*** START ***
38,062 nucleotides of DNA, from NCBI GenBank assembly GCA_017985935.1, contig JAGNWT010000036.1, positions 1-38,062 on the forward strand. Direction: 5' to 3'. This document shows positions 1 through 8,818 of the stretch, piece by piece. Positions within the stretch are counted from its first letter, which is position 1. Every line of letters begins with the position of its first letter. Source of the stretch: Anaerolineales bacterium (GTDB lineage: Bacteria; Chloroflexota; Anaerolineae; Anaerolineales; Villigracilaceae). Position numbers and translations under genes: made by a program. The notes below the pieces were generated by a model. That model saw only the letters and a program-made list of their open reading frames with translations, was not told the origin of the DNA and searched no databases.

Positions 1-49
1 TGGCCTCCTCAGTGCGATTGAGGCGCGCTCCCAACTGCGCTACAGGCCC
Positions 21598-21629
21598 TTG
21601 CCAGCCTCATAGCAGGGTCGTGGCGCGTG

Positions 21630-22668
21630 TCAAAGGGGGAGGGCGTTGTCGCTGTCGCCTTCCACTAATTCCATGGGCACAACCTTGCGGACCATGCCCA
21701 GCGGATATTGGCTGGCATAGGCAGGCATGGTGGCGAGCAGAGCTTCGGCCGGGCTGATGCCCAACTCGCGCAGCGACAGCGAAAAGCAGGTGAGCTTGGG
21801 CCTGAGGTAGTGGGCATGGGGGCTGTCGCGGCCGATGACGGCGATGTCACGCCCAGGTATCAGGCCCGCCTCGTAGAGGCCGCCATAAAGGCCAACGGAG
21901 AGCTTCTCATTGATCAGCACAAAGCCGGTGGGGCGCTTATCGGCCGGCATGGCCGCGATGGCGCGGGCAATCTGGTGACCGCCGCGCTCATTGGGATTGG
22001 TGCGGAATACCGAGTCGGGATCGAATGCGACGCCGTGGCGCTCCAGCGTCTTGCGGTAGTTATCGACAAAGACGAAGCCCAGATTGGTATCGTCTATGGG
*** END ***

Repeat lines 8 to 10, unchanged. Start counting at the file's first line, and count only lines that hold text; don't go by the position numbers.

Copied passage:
21630 TCAAAGGGGGAGGGCGTTGTCGCTGTCGCCTTCCACTAATTCCATGGGCACAACCTTGCGGACCATGCCCA
21701 GCGGATATTGGCTGGCATAGGCAGGCATGGTGGCGAGCAGAGCTTCGGCCGGGCTGATGCCCAACTCGCGCAGCGACAGCGAAAAGCAGGTGAGCTTGGG
21801 CCTGAGGTAGTGGGCATGGGGGCTGTCGCGGCCGATGACGGCGATGTCACGCCCAGGTATCAGGCCCGCCTCGTAGAGGCCGCCATAAAGGCCAACGGAG